One of my favourite inspirational songs is “Just be yourself” by Morcheeba, and when I started to think about how I wanted this blog to look like, one of my first ideas for a tagline was this very sentence. I guess that´s still pretty much what I want the site to be about, but after giving it some thought I remembered that “Just being me” is one of the things I´ve struggled the most to learn – and I´ve found that this seems to be true also for many others. It´s so easy to say, but when we find ourselves confronted with expectations from family, friends and society it´s very easy to get confused and sidetracked. And with all those different inner voices most of us have, how do we even know what is “us”?
For many years I was very confused about my identity – I guess this have partly to do with adolcence, after all, isn´t this very much what growing up is about? Finding your identity… But that´s far from the whole truth. I very much remember a situation when I was speaking to a guy I was interested in at the time. I wanted to be honest with him; I wanted him to get to know me. The problem was, I didn´t know who I was, because my feeling was that different “persons” would appear in different situations. Sometimes I was really shy, in other situations really confident, sometimes introvert, sometimes very extrovert, even exhibitionistic. My feelings could change very quickly and I was in no control whatsoever. I almost thought I was schizophrenic, with all this different persons popping in and out, with all those different voices speaking in my head. And since I thought there was something seriously wrong with me, I didn´t dare to speak to anyone about this either, too afraid to reveal how crazy I was…
My first step towards a change came when I found a book by the psycotherapists Hal and Sidra Stone describing exactly what I experienced – and the authors clamed this was NORMAL. I was in chock – but of course utterly relieved. The authors say that when we grow up we develop different “sub-personalities” needed to handle different situations – but also that we have different “basic” sub-personalities like “the inner child”. Within a person 10 different “sub-persons” can easily hide. They have different needs and values and very often get in conflict with each other.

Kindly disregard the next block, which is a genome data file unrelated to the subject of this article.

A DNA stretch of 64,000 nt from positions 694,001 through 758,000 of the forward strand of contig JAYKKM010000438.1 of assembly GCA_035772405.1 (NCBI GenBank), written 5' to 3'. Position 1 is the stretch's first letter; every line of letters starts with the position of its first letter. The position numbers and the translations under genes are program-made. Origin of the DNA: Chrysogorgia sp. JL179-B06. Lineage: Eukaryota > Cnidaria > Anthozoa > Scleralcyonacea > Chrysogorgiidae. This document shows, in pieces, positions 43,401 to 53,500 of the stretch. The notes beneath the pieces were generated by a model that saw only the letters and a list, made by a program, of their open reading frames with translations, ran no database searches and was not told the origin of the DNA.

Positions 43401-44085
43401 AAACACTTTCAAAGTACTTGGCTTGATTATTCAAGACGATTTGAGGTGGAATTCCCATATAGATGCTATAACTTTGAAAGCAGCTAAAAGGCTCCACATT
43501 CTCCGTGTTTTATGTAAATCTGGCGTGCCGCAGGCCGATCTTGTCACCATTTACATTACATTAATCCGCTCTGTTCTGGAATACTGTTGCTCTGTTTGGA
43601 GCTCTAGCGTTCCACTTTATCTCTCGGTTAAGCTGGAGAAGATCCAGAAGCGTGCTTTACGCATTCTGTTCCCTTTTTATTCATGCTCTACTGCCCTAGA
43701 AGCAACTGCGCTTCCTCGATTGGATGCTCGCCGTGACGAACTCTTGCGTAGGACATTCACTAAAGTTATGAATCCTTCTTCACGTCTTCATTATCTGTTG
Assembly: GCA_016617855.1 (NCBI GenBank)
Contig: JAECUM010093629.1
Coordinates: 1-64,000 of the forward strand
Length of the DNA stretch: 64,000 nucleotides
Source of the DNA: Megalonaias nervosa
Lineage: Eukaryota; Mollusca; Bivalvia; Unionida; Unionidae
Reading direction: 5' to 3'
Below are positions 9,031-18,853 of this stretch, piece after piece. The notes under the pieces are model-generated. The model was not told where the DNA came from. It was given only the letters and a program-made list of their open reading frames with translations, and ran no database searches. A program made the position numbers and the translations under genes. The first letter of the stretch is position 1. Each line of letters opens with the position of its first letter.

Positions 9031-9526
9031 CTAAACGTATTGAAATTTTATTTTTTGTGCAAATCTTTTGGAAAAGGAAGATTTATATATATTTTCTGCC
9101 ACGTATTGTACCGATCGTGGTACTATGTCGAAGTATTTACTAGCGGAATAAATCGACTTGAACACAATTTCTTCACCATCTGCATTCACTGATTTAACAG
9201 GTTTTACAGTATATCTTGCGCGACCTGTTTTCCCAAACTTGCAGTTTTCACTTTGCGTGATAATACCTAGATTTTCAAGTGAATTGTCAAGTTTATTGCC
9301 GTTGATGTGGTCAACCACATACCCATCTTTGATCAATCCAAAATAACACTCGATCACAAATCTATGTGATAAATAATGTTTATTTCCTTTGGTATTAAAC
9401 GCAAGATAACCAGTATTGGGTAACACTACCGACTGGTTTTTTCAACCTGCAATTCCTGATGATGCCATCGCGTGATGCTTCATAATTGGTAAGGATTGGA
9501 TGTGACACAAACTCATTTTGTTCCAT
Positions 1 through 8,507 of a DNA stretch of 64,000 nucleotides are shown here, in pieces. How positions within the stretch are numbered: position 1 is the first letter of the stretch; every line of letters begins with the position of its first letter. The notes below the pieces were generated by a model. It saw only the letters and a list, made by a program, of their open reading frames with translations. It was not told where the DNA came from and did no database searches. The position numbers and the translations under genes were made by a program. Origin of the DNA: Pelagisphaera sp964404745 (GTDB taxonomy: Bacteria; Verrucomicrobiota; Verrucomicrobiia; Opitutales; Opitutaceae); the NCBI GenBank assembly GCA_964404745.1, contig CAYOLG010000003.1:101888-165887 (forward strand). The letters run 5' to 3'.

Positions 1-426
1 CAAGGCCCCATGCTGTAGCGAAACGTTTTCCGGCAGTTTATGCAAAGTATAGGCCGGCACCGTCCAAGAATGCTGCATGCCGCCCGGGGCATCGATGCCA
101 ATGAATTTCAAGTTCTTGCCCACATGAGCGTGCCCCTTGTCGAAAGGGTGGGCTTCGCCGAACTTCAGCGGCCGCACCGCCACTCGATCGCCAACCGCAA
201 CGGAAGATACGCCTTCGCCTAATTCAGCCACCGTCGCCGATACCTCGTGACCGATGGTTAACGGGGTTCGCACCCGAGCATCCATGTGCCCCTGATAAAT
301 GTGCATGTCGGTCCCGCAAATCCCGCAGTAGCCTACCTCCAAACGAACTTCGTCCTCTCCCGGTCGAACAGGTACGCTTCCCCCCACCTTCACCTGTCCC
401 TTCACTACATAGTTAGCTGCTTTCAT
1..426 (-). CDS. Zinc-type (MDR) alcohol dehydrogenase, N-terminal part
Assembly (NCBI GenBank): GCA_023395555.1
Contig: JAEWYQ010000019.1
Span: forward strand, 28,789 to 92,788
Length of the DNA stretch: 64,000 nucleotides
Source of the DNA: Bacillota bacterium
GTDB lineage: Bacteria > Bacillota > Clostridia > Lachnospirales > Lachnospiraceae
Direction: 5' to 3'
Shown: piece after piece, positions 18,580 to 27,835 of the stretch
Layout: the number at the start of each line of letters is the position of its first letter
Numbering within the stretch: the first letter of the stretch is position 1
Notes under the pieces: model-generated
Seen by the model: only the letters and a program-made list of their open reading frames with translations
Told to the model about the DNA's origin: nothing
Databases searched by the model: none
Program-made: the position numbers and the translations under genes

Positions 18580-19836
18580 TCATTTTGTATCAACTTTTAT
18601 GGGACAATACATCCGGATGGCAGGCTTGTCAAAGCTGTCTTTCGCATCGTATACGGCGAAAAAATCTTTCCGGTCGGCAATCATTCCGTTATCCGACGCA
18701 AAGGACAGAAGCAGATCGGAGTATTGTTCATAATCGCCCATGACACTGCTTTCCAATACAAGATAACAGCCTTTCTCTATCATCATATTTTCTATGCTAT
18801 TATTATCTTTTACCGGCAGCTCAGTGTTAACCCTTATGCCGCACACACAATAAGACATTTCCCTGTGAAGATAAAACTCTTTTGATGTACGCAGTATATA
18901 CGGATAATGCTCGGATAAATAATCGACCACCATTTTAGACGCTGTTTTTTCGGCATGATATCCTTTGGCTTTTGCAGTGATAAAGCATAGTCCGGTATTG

The trick to create harmony within ourselves is to start to look at these different “sub-persons” as our children, and find a way to be a good parent to all of them, making sure they all somehow can get what they need without dominating and suppressing the others.
For me, as an example, a very serious and controlled “big sister” was dominant most of the time. I also had a very playful eccentric sub-person, longing for fun and adventures, which almost never was allowed to come out. When I had some alcohol however, she managed to slip out, being totally wild and crazy, with results that always made the “big sister” terrified the next day….
Slowly I started to learn that that playful part of me needed more space in my everyday life – and the more I managed to let her in to my “normal” being, the less it happened that things went totally out of control at a party!
But at some point another problem occurred: “The big sister” (including a lot of perfectionist behavior, taking responsibility without proportion, terrified to ask for help etc.) had driven me to a situation when I got very sick; I had a serious burn out. As part of my recovery, I tried to totally deny that big sister, putting her out in the cold, refusing to take any responsibility whatsoever. In one way it was a relief, but part of me (guess wich one?!) was deeply unhappy. Finally I realized I had to find a balance between responsibility and play, that both parts are equally important for me. Doing that, however, has taken me some years.
These days I don´t spend much thought into the “who am I”-question. What have changed is not, as I once thought, that I´ve found one of those “persons” to be “my true self” and have learned to always be that person. On the contrary, I still have big changes in mood and confidence, and I still behave different in different situations and with different people.
But what is totally changed is that I´ve got to know those different parts of myself and accepted my strengths and weaknesses. Some have I learned to handle, some not. I have also learned that I don´t know what will happen later, that there might still come situations where I discover new sides of myself – just as you will never get to know another person completely.
Now I´m really curious – what does “be yourself” mean to you?